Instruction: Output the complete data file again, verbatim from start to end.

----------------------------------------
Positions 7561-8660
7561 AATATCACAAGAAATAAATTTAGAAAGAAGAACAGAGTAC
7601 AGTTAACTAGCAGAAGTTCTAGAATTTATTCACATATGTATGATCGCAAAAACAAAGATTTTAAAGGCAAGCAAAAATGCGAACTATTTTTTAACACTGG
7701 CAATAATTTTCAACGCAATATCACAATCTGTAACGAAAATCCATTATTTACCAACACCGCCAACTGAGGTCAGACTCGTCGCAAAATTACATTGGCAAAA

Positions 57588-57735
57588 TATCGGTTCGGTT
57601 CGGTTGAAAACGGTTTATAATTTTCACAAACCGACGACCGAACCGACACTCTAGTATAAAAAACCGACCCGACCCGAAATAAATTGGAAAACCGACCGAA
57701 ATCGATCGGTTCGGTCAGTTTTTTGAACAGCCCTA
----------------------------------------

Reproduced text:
Positions 7561-8660
7561 AATATCACAAGAAATAAATTTAGAAAGAAGAACAGAGTAC
7601 AGTTAACTAGCAGAAGTTCTAGAATTTATTCACATATGTATGATCGCAAAAACAAAGATTTTAAAGGCAAGCAAAAATGCGAACTATTTTTTAACACTGG
7701 CAATAATTTTCAACGCAATATCACAATCTGTAACGAAAATCCATTATTTACCAACACCGCCAACTGAGGTCAGACTCGTCGCAAAATTACATTGGCAAAA

Positions 57588-57735
57588 TATCGGTTCGGTT
57601 CGGTTGAAAACGGTTTATAATTTTCACAAACCGACGACCGAACCGACACTCTAGTATAAAAAACCGACCCGACCCGAAATAAATTGGAAAACCGACCGAA
57701 ATCGATCGGTTCGGTCAGTTTTTTGAACAGCCCTA